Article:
Villa Romana del Casale
Located in the village Piazza Armerina, Villa Romana del Casale is home to the richest, largest, and most complex collection of Roman mosaics in the world. It is also a UNESCO World Heritage Site. Be warned – although the way the villa is set up for the visit is great (people move above the rooms and mosaics on a series of bridges), the numerous tour groups make the visit for the solo traveller a little painful. Despite this, don’t miss visiting the site, just be armed with patience. Entrance is 10 euro/pers and kids under 18 go free.
Because we travelled with kids, we could not make this trip all about what we wanted so we had some beach time too.
Mondello Beach, located in the town of Mondello, a 20-minute drive from Palermo, is one of the top five beaches in Sicily. During the summer, it’s a favourite spot for locals and tourists alike. However, in May the water is still cold and the beach is quite empty, so we had a great time enjoying the turquoise water, almost alone. Our kids and my husband did not care about the cold water; they dove in anyway.
Because Mondello is a fishing village, you can’t leave without dining at one of the restaurants in Piazza Mondello. I can’t speak more highly of Da Nicolo e Figli restaurant that specialises in all things fish. We ate out many times during our trip, but only here I felt like I was truly tasting Sicily.
The menu is unpretentious and has a lot of starter options I recommend you try and share. The owner recommended off-menu dishes (don’t worry they do not cost more than what is already on the starter menu), and we went with his suggestions. We tried swordfish caponata, grilled tuna with sautéed onions, sardine meatballs, and lightly battered, fried baby sardines. To hubby’s delight, this is where he finally got to try the pasta con le sarde (sardine pasta), a delicious, Sicilian pasta. Everything was perfect; the service, the food, the setting, and it did not break the bank.
Cefalú Beach is another one of the top five beaches in Sicily. Here too, we found an inviting and empty stretch of sand hit by turquoise waves, though visitors should be prepared to find the beach busy in the peak summer months of July and August. Cefalú was one of my top visits while in Sicily.
Admittedly a tourist destination, Cefalú did not feel overly touristy during our stay. The main attraction is the Duomo, an imposing two-towered Norman cathedral. Begun in 1131, this mighty church dominates the rooftops of the historical centre.
The only thing larger than the Duomo is the massive crag called La Rocca. It’s possible to hike the rock to the top, which we did. Although I felt like crying and giving up the whole time, reaching the top is well worth the effort. Near the top, you’ll reach the ruins of the Tempio di Diana (Diana’s Temple), an ancient megalithic stone structure. Around the summit of the Rocca, you will see various bits of old fortifications. The superb views alone are worth the blood, sweat, and tears of this one-and-a-half-hour hike. Our kids did amazingly well here, especially my five-year-old daughter, and complained a lot less than me. Entrance cost our family 10 euros.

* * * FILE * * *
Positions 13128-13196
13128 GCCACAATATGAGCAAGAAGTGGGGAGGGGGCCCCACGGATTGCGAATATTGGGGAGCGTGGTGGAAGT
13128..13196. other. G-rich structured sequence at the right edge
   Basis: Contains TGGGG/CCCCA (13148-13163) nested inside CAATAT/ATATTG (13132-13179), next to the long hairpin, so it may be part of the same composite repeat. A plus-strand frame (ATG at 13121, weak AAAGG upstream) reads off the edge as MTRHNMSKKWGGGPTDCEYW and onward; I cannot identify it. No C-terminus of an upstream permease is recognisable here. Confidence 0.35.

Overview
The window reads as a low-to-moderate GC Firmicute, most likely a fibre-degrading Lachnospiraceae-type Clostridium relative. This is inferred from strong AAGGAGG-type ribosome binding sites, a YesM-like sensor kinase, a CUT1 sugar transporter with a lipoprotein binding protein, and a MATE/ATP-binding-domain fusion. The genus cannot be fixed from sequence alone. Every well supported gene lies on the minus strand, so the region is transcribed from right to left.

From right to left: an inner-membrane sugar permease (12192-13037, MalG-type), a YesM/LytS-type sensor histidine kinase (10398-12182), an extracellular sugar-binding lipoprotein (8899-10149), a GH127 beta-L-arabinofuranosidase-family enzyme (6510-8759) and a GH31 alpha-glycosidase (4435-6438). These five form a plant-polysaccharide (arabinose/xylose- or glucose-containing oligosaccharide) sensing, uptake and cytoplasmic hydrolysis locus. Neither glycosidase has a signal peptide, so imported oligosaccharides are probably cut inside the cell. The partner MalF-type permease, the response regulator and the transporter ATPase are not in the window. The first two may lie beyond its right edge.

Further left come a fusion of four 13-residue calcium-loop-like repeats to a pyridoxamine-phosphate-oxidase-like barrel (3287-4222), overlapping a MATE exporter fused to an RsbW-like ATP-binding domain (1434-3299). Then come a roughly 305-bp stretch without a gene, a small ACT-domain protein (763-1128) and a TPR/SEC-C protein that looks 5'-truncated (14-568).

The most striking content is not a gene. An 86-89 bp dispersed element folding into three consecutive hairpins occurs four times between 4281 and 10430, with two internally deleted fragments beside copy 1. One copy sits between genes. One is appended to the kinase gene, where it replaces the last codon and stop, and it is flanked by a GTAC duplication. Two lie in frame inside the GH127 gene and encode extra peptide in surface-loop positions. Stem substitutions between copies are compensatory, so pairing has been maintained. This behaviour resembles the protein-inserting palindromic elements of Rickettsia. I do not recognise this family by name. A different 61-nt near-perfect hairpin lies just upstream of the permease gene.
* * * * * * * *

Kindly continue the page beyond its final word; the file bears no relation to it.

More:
No trip to Sicily is complete without a visit to Mount Etna. This impressive volcano is one of the most active in the world and the largest of the three active volcanoes in Italy. A week after we visited, Etna erupted again so be sure to check advisories before visiting.
We drove to Etna Sud and took the funicular midway up the volcano. From here, we embarked massive jeeps that took us to the highest point visitors are permitted. The entire process was exciting, and the kids were in awe of being on top of an active volcano.
From here, a guide walked us around the lower craters. You could see steam coming out, and the ground felt warm in a few spots. This was the most expensive attraction of our whole trip. It costs 63 euro/pers to go all the way up the volcano. Another option is paying 31 euros and only going midway with the funicular and walking from there (not something I wanted to try, as the wind was blowing volcanic sand in all directions, but mostly in our faces). The last option is to pay nothing and just hike or walk around the volcano base, not far from where the shops and restaurants are.
One thing we learned was, during eruptions, some of the flows are extremely slow which permits lava tours. That is something I would love to do in the future.
Right after visiting Etna, we visited Taormina, a small town on the east coast of the island, midway between Messina and Catania. The stretch of highway from Messina to Catania has a toll, but the 90-cent fee was negligible. I wanted to visit this town for the most remarkable monument remaining here, the Ancient Theatre. This is one of the most celebrated ruins in Sicily, because of its excellent preservation and beautiful location. On a clear day, you can see the town and Mont Etna from here. Unfortunately, we got there on a foggy day, and the town was only barely visible while Etna was completely engulfed.
I feel the need to mention the downsides to Taormina. It’s completely overrun by tourists. It’s hard finding authentic restaurants (most cater to the tourists, with English breakfasts and the like) and the shops… some are too kitschy, some expensive, and some sell mostly foreign items. (Yankee Candles in Sicily??) It was the only place during our stay in Sicily that was packed this time of year. I imagine summer being a lot worse. But do visit, the town is beautiful, and the view from the Ancient Theater is worth a million bucks. For a special local treat, look for Nebrodi Black Pig products such as hams, salamis, sausages, while in the Mount Etna area.
In the seven days we spent in Sicily, we drove 2200km around the island and discovered ancient ruins, picturesque towns, perfect beaches and hiked an active volcano. Sicily is also the perfect foodie destination. Everything tastes incredible and the food, especially if you shop at the markets, is ridiculously inexpensive. Kids are welcome everywhere, and most of the attractions are free, as long as they are under 18. Whether you want history, food, city escapes, or relaxation on inviting beaches, Sicily will delight you so start planning.